to show how scholars like Albright and many others went on in their writ-
ing to construct “a large, powerful, sovereign and autonomous … state
[which was] attributed to its founder David” (I, p. 124). Whitelam shows
how this state was in effect an invention designed to accompany the Zionist attempt in the twentieth century to gain control over the land of Pales-
tine; thus “biblical scholarship, in its construction of an ancient Israeli
13. Ibid.
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Critical Inquiry Winter 2000 187
state, is implicated in contemporary struggles for the land” (I, p. 124).
Whitelam argues that such a state was far less important than its champions in the present day say it was: The invented ancient Israel “has silenced Palestinian history and obstructed alternative claims to the past”
(I, p. 124). By inventing an ancient Israeli kingdom that displaced Canaanite Palestinian history, modern scholars have made it nearly impossible
for present-day Palestinians to say that their claims to Palestine have any
long-term historical validity. Indeed such pro-Zionist scholars have gone
on to assert that ancient Israel was qualitatively different from all other
forms of government in Palestine, just as modern-day Zionists said that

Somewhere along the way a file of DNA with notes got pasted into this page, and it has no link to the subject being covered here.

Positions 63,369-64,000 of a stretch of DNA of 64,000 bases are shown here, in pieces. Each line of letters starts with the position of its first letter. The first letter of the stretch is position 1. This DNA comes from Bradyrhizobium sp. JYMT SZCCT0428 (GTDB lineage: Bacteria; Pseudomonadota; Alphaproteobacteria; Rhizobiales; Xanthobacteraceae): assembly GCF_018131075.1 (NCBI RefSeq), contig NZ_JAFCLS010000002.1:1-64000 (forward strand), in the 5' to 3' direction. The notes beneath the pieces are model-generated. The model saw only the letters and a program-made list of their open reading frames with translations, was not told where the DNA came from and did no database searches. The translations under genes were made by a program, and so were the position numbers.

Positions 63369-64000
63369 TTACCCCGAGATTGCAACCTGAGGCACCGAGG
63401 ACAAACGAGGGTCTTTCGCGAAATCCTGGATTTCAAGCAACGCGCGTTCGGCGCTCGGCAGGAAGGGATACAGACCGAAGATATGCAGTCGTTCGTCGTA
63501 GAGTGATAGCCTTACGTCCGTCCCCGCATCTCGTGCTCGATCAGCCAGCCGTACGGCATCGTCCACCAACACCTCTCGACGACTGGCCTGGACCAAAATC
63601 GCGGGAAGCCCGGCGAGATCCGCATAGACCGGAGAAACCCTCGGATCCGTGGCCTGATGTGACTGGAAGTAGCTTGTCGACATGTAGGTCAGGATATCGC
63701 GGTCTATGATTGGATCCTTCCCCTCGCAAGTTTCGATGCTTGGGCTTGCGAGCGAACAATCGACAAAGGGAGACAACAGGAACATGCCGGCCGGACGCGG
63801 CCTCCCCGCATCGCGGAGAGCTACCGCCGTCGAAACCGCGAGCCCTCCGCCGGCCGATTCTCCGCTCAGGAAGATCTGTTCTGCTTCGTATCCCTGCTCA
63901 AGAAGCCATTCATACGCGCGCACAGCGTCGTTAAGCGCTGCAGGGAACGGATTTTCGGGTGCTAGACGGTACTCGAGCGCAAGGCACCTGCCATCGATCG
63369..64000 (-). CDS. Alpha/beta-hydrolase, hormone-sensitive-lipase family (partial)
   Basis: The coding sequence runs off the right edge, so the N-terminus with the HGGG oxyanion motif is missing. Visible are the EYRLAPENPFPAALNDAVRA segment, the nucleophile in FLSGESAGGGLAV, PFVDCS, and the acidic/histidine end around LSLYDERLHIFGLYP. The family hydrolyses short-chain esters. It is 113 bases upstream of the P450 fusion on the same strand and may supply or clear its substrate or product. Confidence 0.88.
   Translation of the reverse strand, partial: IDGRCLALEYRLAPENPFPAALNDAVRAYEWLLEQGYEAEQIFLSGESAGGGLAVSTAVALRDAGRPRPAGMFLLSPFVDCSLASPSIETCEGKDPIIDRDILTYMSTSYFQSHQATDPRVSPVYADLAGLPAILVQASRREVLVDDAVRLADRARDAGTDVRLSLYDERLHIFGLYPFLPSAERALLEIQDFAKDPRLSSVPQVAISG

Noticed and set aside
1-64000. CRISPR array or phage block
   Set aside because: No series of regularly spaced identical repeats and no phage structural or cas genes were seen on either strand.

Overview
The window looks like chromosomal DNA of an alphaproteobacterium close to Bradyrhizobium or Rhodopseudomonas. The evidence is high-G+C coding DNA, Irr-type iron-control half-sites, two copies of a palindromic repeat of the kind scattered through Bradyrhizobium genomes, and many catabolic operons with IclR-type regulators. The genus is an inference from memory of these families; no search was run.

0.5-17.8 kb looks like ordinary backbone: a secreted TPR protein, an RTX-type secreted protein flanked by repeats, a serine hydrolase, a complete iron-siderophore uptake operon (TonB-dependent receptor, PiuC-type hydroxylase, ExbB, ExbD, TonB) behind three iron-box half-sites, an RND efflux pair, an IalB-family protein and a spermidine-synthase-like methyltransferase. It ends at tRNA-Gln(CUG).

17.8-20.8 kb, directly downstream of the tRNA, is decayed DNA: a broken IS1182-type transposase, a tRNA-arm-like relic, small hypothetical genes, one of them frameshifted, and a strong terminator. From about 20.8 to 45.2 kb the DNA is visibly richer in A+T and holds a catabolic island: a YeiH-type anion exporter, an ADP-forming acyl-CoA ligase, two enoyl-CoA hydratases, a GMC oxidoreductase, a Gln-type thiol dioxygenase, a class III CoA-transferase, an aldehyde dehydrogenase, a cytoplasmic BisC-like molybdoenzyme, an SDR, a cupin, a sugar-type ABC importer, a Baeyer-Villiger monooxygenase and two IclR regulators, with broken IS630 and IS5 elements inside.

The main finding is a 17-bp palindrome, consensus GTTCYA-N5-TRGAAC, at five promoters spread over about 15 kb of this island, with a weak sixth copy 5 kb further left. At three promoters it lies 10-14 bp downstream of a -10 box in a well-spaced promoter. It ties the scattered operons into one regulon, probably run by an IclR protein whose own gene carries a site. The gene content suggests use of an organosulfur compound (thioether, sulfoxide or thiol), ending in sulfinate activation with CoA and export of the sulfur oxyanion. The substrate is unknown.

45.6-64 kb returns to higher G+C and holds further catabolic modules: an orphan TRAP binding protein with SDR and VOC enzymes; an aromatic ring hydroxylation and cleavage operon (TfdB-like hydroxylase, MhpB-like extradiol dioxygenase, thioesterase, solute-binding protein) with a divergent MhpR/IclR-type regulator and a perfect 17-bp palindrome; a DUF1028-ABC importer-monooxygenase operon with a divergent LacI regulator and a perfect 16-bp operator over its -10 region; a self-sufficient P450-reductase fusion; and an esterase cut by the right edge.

their coming to Palestine turned an “empty” desert land into a garden.
The idea in both ancient and modern cases is identical and of course
violently contradicts the far more complex, pluricultural identity of
place.
Whitelam is quite right to criticize my own work on the modern
struggle for Palestine for not paying any attention to the discourse of
biblical studies. This discourse, he says, was really a part of Orientalism,
by which Europeans imagined and represented the timeless Orient as
they wished to see it, not as it was, or as its natives believed. Thus biblical
studies, which created an Israel that was set apart from its environment,
and supposedly brought civilization and progress to the region, was reinforced by Zionist ideology and by Europe’s interest in the roots of its own
past. Yet, he concludes, “this discourse has excluded the vast majority
of the population of the region.” It is a discourse of power “which has
dispossessed Palestinians of a land and a past” (I, p. 235).
Whitelam’s subject is ancient history and how a purposeful political